Is the Train Station on ‘Yellowstone’ Based on a Real Place?
On Yellowstone, the "train station" refers to a roadside cliff in Wyoming that the Dutton crew use to deposit dead bodies of their enemies. Does such a place exist in real life America?
The answer to that question is: sort of. There is a portion of the Yellowstone National Park that could be viewed as lawless, but more accurately, it's just jury-less. That's important, because the Sixth Amendment to the United States Constitution promises certain things that, if not possible, would seemingly allow a criminal to escape prosecution. Testing this loophole still feels like a dodgy proposition, however.
Who's Gone To the Train Station On Yellowstone?
So far, Yellowstone viewers have seen several people get shot and pushed off the cliff at the train station ("The long black train," Lloyd explains during Season 1). Fred, a wrangler who fights Jimmy (Jefferson White), and the "Party Planner" who organized the attacks on the Dutton family both added to what viewers learn is a large pile of bones at the bottom of that gorge.
At the end of Season 4, Jamie Dutton's birth father Garrett Randall is heaved off the cliff. The Ep. 8 of Season 5 found a cowboy named Rowdy getting the same treatment after young Rip accidentally kills him in a fist fight.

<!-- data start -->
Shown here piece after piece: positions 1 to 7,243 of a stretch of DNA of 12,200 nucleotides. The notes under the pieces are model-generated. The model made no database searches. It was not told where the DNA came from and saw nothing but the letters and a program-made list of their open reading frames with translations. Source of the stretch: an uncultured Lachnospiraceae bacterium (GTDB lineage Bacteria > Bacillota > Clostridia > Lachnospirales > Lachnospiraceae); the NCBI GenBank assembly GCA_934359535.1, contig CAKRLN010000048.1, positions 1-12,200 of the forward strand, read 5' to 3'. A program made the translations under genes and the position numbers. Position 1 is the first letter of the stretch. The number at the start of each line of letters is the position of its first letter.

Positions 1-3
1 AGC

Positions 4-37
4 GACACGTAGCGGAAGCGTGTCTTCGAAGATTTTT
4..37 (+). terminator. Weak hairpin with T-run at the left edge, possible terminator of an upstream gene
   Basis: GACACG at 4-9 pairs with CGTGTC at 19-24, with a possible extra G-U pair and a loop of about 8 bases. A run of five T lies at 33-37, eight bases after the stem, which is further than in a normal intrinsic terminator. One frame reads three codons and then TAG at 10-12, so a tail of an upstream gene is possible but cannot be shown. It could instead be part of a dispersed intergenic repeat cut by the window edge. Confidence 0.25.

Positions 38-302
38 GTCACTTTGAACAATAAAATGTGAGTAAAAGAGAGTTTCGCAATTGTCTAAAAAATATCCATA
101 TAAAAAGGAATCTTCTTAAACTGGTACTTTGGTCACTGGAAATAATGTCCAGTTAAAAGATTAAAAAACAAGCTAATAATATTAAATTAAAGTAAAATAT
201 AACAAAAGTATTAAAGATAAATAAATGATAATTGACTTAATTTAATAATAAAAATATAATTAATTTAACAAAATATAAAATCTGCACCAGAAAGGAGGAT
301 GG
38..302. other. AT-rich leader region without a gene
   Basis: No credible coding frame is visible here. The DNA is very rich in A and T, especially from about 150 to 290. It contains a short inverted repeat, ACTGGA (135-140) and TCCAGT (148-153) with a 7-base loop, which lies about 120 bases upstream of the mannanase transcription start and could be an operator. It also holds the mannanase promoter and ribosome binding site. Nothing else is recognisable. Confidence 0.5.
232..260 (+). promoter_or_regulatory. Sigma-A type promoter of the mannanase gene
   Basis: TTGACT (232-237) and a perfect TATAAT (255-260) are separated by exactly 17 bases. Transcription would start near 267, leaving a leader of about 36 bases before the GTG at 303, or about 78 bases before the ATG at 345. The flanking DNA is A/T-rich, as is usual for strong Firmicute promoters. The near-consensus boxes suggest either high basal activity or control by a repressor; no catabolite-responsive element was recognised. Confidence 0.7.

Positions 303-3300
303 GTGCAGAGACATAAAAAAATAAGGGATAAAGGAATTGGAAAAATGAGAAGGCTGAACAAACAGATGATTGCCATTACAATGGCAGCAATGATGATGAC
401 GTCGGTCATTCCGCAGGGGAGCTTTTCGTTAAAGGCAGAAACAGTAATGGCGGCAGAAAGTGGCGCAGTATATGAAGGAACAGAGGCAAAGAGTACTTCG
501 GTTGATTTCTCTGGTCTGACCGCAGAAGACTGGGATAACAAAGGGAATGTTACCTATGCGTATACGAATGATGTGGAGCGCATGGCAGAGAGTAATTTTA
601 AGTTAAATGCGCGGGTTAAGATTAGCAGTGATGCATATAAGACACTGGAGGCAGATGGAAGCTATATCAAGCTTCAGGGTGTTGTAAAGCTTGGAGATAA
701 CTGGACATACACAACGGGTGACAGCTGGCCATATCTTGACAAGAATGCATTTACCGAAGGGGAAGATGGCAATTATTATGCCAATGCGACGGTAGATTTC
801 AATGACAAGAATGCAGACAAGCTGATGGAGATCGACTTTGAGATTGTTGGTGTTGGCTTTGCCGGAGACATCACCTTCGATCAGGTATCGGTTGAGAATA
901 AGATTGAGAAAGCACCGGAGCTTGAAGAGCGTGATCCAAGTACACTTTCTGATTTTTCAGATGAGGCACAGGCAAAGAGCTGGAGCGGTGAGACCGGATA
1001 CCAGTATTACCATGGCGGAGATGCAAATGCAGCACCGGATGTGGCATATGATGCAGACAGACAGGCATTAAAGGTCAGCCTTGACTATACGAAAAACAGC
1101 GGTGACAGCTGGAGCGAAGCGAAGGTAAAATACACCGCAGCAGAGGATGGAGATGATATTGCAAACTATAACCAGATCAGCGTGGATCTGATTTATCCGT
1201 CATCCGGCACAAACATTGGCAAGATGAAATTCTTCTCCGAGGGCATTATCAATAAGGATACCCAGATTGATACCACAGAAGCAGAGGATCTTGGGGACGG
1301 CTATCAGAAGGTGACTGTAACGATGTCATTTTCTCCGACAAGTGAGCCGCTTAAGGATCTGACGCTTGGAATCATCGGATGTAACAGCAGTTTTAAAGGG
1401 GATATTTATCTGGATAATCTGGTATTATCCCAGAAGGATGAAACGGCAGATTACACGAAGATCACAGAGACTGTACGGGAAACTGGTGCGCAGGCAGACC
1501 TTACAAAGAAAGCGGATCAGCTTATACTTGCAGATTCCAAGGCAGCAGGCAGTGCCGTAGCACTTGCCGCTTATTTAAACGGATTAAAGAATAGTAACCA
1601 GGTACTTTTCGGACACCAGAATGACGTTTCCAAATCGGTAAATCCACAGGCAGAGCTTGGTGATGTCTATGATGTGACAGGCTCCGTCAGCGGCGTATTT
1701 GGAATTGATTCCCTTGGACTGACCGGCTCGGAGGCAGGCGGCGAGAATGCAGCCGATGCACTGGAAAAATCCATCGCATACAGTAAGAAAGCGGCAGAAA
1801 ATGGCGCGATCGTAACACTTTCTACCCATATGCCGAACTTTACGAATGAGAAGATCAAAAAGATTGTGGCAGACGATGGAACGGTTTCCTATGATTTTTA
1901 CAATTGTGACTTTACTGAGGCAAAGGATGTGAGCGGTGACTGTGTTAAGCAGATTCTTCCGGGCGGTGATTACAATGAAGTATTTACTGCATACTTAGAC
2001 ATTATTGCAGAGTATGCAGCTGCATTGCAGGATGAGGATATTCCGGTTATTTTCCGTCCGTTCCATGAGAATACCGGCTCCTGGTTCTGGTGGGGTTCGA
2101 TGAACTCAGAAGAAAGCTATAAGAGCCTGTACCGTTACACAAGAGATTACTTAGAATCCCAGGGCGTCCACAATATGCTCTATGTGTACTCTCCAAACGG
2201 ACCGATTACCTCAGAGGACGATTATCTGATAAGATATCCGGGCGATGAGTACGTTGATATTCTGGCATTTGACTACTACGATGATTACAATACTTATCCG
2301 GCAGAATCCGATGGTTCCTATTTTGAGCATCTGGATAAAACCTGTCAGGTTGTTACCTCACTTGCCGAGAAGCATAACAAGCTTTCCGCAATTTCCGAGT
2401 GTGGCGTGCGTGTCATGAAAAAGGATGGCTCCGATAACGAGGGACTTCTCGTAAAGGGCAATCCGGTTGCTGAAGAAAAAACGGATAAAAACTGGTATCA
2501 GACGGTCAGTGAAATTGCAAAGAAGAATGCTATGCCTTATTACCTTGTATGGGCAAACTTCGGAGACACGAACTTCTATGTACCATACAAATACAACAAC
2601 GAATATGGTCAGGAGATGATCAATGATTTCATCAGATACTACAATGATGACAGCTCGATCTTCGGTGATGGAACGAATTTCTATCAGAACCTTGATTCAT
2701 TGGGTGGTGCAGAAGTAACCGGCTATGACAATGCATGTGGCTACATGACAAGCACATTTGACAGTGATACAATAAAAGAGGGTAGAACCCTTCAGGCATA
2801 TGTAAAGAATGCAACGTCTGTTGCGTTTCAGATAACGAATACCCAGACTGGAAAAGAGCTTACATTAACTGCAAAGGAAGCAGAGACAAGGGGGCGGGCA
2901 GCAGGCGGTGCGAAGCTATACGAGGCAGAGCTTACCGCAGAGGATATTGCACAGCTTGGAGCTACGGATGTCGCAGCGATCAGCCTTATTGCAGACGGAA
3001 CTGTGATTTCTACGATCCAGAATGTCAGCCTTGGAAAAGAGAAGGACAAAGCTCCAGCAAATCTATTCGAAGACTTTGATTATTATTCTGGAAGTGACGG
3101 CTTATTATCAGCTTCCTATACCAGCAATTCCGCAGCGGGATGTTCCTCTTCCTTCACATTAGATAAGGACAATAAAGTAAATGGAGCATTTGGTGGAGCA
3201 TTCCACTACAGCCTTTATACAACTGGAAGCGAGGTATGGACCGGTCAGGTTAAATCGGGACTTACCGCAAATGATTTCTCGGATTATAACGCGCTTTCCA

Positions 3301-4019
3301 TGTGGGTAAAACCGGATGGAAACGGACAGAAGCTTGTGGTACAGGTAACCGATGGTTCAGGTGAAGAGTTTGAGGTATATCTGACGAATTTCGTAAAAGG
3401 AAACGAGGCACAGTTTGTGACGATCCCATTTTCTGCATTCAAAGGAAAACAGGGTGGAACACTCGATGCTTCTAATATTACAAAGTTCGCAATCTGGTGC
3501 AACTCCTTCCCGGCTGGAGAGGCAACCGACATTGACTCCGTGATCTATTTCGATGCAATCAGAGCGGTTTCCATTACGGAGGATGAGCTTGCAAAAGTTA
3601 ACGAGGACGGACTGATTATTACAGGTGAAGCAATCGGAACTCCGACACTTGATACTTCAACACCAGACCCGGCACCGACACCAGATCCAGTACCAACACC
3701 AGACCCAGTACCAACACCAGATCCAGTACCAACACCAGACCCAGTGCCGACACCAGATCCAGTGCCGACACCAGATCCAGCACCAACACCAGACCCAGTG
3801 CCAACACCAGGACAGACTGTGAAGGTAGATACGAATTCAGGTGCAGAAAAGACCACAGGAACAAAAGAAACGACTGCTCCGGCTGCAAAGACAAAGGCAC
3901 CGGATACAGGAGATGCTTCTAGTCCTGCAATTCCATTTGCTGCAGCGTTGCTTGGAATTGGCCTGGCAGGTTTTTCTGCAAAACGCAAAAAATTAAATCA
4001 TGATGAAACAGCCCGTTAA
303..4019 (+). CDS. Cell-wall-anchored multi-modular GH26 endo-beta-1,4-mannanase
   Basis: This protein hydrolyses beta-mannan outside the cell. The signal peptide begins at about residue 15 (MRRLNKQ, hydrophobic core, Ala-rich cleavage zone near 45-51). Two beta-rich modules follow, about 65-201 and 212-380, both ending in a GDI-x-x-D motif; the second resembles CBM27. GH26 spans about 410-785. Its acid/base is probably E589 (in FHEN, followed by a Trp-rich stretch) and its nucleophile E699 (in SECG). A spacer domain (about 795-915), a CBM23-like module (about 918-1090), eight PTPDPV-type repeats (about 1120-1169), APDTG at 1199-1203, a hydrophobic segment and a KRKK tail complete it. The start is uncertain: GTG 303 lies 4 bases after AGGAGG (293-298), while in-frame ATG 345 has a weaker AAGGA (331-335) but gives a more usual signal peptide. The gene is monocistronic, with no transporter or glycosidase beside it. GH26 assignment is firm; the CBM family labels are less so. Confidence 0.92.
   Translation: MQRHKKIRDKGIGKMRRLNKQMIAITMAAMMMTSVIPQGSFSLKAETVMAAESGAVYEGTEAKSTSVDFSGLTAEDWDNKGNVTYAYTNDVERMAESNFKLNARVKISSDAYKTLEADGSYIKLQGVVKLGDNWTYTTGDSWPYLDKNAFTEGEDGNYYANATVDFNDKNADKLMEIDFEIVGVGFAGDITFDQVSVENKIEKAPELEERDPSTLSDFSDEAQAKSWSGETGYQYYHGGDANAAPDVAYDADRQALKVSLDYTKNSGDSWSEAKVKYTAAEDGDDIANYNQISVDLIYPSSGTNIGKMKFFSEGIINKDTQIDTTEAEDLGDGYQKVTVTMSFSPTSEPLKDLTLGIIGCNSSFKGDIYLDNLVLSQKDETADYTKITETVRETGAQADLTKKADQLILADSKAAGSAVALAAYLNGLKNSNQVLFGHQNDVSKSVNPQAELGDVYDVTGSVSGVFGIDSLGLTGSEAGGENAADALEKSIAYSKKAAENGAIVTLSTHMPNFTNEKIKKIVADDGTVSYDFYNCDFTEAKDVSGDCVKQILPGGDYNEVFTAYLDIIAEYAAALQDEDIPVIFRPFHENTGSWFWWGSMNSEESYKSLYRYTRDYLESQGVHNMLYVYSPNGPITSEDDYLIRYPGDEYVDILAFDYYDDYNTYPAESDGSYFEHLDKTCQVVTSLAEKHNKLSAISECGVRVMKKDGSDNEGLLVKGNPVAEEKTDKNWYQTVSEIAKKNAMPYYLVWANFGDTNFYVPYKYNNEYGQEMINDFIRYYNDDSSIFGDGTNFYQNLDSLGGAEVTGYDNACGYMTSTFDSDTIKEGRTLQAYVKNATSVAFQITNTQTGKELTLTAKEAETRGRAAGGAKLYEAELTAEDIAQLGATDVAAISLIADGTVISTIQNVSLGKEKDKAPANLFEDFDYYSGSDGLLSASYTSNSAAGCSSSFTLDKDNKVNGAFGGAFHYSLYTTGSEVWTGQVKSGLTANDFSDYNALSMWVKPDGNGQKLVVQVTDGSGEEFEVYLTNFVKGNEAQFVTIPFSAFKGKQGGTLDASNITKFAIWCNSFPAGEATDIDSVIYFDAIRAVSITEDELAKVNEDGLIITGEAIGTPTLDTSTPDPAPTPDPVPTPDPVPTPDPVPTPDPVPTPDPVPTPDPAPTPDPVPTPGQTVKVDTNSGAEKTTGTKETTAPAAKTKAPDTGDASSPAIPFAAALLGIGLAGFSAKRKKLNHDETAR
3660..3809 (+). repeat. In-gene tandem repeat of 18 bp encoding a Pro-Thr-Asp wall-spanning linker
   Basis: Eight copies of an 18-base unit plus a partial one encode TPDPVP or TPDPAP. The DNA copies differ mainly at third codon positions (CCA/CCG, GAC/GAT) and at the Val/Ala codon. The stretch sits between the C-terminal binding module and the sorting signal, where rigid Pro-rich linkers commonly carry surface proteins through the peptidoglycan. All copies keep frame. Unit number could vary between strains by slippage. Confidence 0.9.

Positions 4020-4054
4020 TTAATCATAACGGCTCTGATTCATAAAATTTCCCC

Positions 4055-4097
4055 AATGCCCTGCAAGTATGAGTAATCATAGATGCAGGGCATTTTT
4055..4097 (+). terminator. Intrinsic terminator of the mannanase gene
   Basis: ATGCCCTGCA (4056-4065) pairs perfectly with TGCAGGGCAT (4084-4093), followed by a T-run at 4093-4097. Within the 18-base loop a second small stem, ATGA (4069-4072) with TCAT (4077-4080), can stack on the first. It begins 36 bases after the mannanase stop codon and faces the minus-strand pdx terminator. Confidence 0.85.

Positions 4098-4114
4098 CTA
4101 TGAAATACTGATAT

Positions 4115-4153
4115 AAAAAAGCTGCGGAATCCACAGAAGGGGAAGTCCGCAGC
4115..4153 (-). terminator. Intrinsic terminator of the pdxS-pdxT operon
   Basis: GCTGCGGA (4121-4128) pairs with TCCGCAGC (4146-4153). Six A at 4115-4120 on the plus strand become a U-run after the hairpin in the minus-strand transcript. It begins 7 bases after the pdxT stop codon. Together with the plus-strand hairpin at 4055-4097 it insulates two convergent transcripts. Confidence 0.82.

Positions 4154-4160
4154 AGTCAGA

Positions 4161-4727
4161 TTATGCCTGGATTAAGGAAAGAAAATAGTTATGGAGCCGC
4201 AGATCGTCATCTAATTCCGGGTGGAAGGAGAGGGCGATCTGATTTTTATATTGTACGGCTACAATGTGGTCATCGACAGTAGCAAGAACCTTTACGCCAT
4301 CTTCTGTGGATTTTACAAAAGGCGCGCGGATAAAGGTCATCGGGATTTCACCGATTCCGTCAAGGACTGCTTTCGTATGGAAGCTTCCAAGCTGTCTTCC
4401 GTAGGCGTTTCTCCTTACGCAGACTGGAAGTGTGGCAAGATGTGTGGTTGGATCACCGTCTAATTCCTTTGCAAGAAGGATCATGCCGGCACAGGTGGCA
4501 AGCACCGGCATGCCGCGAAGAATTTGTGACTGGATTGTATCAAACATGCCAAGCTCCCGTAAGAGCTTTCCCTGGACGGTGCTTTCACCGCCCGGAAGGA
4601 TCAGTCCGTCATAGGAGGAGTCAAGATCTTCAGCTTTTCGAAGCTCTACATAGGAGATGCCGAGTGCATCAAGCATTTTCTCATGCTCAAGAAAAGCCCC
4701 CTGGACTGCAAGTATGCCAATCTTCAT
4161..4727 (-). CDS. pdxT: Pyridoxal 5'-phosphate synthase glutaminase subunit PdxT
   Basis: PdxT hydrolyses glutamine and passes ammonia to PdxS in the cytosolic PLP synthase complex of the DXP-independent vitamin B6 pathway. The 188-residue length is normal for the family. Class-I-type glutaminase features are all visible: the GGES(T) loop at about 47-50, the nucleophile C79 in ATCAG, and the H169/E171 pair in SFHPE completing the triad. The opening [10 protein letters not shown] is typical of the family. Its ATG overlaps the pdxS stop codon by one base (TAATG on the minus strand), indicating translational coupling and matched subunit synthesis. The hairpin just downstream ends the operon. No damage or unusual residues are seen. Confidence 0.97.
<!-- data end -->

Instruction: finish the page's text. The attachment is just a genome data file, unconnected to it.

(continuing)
Yellowstone's Train Station, Explained:
In Season 3, Lloyd (Forrie Smith) explains to Walker (Ryan Bingham) that people from all over use that cliff to deposit their dead because it's secluded and absent any human residents. They have this conversation after tossing a few dead bodies over the ledge. Walker, ironically, is the only one who's talked his way out of a train station ticket.
Is Yellowstone's Train Station Real?
A quick geography lesson may be needed to explain this next part. The Dutton family's Yellowstone Ranch is in Montana, mostly north of the majority of Yellowstone National Park, which is primarily in Wyoming. A sliver of the park extends north into Montana, and another sliver pushes west, into Idaho. This second sliver is known as the Zone of Death, and it's that 50-square-mile plot that many believe Taylor Sheridan had in mind when he created the train station.
Since it's part of the park, it's part of the District of Wyoming, even though it's in Idaho. In 2005, a Michigan State University law professor named Brian Kalt discovered this and started to alert lawmakers of an issue. Under the Sixth Amendment, "the accused shall enjoy the right to a speedy and public trial, by an impartial jury of the State and district wherein the crime shall have been committed." No one lives in that 50-mile area, thus, no jury could be formed. This subject was discussed in more detail during Ep. 3 of the Dutton Rules podcast:
Vox reported on this is some detail in 2016, and other outlets have advanced the story in small ways since, but the loophole remains. It's never been truly tested, however. Despite what you see on television, there's no evidence of crimes committed in the Zone of Death, and many historians and political science experts believe that measures would be taken to assure a jury trial. Long story short, don't get any funny ideas. Like so much of the action on Yellowstone (the Paramount Network TV show), reality was amplified and fantasized for the sake of good television.